Her days, now: as they would unfold tomorrow, and next week, and next month. She saw herself working with her hired girl, Hannah— planting, weeding, scrubbing— her own hair pinned back, sleeves rolled, scissors and knives jingling in the deep pockets of her wash dress. How she made her choice to work from the wearisomeness of its alternative: tea parties, visits, carriage rides. She pictured Slason, with his crooked leg and loose-lipped mouth. He tended the pigs, the horse, the cow. His voice, submissive. What do you need, Mrs. Bradstock? And the violent headland winds, different from the winds of her childhood. Clothes on the line, twisted into knots. Doors, pulled from her hand. Often, she paused on the porch and looked out at the blue line of Nova Scotia and the silver gleam in the southwest where the bay widened to the Gulf of Maine: the sea spread before her, thundered in her ears; and sometimes she loathed it, since Nathaniel was at its mercy. At other times, she closed her eyes, tossed back her bonnet and breathed deep of the world’s size.
 
Azuba drew up her knees, rocking from the ache in her womb, thinking of Carrie.
 
No brother. No sister.
 
The May wind blew onshore and there was a spring tide. Carrie was at her granny’s for the day.
 
Azuba sat in an armless chair, a Paisley shawl concealing the opening at the back of her dress; she had left her corset loosely knotted. She wore a brown dress with purple piping. Her black hair was unwashed, parted in the middle, caught up in a net at her neck. Beneath her eyes were blue shadows. After four days, she still felt a low cramp in her womb.
 
The new Anglican minister, Reverend Walton, had come to visit. He had heard she was unwell, but would not speak of the reason. He sat upright, his ankles crossed and his arms laid precisely along the chair’s carved arms. He was a slight, mild man, easily moulded by the parish women.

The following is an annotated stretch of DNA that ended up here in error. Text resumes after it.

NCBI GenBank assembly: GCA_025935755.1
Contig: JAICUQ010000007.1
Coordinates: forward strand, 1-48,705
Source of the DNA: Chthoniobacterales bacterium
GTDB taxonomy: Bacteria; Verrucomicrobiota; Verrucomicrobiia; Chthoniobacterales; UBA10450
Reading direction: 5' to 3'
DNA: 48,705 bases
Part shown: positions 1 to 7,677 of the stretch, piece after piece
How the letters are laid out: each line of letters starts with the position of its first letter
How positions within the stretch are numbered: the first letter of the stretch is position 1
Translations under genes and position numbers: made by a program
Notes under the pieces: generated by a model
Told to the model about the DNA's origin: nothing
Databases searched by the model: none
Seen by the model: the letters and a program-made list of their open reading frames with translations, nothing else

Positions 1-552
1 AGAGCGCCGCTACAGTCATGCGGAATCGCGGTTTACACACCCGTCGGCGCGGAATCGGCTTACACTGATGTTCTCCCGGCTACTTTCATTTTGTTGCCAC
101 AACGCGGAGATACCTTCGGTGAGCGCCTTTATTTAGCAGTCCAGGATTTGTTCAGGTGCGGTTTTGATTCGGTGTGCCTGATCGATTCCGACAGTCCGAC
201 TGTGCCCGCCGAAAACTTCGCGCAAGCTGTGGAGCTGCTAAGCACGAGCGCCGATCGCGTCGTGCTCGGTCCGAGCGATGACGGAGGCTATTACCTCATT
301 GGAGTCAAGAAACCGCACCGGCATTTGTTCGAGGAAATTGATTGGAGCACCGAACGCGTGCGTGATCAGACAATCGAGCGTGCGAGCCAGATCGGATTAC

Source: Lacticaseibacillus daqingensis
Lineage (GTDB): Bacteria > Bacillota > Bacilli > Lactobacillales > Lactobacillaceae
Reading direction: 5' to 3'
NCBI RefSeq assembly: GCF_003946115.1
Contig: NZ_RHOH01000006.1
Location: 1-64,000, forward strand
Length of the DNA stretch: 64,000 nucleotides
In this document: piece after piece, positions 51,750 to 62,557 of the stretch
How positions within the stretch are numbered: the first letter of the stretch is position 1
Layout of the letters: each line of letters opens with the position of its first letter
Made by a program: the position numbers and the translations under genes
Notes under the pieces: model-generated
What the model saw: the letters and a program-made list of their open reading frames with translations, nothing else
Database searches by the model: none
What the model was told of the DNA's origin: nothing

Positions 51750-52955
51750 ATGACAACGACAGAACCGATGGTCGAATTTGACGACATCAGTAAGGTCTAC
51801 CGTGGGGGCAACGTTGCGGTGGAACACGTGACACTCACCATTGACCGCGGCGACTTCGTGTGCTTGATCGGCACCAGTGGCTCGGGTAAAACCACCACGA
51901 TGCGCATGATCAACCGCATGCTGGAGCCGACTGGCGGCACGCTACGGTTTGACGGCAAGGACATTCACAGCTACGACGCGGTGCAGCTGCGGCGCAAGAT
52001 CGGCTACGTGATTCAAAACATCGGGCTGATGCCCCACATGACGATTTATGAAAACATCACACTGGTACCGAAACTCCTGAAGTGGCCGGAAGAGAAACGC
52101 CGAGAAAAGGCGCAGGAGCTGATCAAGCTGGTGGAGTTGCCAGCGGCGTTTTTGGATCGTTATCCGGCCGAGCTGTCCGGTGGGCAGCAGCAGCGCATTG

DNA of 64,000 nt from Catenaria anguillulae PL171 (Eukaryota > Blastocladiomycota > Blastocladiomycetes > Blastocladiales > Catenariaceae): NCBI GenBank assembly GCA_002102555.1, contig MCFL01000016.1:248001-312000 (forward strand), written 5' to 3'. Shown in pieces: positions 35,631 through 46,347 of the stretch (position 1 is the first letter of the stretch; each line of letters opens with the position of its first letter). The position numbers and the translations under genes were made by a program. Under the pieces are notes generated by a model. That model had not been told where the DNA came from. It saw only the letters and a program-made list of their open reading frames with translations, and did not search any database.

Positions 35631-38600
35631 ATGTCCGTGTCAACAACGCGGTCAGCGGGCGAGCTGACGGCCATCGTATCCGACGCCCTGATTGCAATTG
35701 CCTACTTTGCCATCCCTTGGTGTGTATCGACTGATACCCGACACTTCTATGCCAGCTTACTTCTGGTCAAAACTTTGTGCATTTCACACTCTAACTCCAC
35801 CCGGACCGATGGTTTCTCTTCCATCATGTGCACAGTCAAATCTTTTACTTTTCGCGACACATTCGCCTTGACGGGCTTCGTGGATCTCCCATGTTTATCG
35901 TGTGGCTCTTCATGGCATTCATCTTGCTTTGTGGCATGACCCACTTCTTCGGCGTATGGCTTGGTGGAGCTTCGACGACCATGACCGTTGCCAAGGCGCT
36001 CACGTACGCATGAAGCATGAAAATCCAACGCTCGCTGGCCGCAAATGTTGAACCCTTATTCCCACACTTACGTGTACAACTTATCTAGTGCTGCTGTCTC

She and Nathaniel had paid a call at the parsonage when he had first arrived. He’d shown them his studio, a large room at the back of the house with an easel, drawing books and a table beneath a window littered with treasures he’d collected along the shore— feathers, shells, skulls.
 
Even when he’s old, she thought, he’ll still look eager, innocent.
 
Sunlight streamed through the windows, lit the carpet-draped table with its oil lamp and leather books; a japanned china cabinet; a pump organ.
 
“It’s a beautiful house, Mrs. Bradstock,” he said.
 
His composure was disarming and she felt an impulse to tell him her real feelings about the house. How, when her father had told her he would build it, she’d exclaimed, “No, no, we won’t need . . .” And then had paused. Mother had looked up from her sewing, shocked, her face revealing all she hoped for in a married daughter: help, companionship, grandchildren. Father’s smile paled. “What did you say, Azuba?” His voice was awry, like Mother’s fac...